Air Force: Religious Right Allies Complain About Removal of ‘God’ From Military Motto
On Feb. 6, 36 members of Congress — including Congressional Prayer Caucus Co-chair Rep. Randy Forbes (R-Va.) — sent a letter to Air Force Chief of Staff General Norton Schwartz in protest of the removal of “God” from the Air Force Rapid Capabilities Office (RCO) logo.
In their letter, Forbes and his allies said “The action taken by the RCO suggests that all references to God, regardless of their context, must be removed from the military. We ask that you reverse this perplexing decision.”
The logo, which was recently altered thanks to a complaint from the Military Association of Atheists and Free Thinkers, contained the motto Opus Dei Cum Pecunia Alienum Efficemus (Doing God’s Work with Other People’s Money). The motto is now Miraculi Cum Pecunia Alienum Efficemus (Doing Miracles with Other People’s Money).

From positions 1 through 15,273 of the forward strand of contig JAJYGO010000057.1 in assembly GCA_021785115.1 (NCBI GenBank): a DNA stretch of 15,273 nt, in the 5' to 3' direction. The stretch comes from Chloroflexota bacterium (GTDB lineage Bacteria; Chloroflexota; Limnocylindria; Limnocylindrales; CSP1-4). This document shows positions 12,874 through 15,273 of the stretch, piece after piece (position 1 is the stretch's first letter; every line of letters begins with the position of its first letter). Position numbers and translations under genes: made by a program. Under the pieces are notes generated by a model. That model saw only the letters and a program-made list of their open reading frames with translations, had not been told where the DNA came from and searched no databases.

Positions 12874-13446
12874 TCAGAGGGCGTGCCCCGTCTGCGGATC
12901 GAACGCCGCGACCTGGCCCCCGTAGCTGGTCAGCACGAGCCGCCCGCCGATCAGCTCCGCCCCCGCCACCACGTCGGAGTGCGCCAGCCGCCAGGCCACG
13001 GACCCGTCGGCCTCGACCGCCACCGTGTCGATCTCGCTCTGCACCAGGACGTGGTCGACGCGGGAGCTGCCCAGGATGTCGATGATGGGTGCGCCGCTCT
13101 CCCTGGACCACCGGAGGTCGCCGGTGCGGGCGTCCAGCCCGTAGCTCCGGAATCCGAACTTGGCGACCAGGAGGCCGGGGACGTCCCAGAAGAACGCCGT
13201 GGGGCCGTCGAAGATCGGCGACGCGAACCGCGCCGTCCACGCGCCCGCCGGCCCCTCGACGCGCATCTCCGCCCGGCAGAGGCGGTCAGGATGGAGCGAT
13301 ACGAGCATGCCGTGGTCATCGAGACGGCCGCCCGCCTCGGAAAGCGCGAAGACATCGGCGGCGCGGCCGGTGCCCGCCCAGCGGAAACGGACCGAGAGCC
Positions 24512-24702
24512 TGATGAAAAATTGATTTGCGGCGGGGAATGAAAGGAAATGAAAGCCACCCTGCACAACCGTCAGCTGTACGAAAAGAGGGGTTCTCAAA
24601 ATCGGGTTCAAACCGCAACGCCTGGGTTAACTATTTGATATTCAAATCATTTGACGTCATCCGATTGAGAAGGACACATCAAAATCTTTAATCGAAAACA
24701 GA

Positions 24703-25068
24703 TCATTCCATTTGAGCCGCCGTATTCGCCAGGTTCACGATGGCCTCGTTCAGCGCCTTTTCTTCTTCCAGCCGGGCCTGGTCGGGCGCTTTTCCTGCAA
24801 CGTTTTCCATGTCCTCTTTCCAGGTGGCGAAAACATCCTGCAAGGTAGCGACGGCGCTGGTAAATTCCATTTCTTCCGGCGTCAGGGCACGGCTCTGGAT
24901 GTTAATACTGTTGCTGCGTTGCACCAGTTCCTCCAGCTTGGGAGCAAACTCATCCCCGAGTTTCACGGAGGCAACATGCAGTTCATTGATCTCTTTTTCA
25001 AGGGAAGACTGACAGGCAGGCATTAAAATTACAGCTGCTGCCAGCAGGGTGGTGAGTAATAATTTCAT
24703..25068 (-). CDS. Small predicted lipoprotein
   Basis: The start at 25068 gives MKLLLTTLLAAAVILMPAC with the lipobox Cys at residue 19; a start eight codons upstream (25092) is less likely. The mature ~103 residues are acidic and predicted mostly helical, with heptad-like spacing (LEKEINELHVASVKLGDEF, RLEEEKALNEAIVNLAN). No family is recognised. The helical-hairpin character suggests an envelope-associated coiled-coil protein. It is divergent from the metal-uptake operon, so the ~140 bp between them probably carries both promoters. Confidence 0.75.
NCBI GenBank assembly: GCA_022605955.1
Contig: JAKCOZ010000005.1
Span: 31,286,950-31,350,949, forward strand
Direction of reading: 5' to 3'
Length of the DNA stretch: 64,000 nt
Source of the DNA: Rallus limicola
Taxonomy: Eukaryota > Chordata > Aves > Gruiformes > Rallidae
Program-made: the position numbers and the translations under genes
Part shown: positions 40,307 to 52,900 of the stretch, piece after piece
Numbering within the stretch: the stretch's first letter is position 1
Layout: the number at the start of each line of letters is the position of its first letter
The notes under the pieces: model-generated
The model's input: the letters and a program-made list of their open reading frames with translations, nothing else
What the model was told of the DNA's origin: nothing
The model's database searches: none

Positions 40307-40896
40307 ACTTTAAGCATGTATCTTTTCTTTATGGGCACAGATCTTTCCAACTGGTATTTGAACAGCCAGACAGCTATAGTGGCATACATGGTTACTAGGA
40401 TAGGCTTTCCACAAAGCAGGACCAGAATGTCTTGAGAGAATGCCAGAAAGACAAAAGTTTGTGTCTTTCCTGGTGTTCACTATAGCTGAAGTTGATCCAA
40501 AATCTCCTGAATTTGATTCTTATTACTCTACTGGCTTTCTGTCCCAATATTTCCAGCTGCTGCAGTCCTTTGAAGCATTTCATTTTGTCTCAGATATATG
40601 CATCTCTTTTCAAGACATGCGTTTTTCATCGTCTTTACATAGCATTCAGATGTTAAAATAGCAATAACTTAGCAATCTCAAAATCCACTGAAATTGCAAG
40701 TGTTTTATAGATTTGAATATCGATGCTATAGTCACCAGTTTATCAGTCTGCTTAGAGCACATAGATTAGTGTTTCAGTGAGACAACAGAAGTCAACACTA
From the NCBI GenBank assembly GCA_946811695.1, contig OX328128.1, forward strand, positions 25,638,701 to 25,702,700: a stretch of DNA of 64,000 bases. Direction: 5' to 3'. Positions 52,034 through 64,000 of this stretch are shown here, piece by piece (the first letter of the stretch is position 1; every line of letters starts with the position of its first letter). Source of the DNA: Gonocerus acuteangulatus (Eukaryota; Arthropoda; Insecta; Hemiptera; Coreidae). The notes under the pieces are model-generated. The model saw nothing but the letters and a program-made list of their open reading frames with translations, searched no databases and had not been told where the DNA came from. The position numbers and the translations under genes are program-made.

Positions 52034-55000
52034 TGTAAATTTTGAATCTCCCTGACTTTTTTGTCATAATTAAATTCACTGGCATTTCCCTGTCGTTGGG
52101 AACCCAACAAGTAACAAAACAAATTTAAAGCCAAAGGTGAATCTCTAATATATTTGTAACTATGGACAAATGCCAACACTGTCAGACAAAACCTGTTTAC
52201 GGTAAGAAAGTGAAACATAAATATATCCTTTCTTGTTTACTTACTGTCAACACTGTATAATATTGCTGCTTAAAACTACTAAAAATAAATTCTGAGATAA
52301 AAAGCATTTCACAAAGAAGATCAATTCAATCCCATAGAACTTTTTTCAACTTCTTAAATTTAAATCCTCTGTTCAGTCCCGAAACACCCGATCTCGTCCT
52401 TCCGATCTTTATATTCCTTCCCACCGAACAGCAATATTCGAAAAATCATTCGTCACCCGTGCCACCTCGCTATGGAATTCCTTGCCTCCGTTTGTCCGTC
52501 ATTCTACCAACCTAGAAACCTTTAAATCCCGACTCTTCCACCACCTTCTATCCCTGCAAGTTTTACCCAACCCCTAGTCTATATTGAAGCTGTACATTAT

I’m not much of a Latin scholar, but I’m glad the Air Force changed the motto. This was an affront to church-state separation, plus it was kind of weird. Apparently the motto had been an inside joke for years, but I don’t think it’s especially funny.
For some reason, religious mottoes have been a big issue lately in Congress, especially for Forbes. If you recall, the Virginia Republican was the one who led the crusade in the U.S. House of Representatives in November to have “In God We Trust” reaffirmed as the official motto of this country, even though absolutely no one had suggested it wasn’t the motto.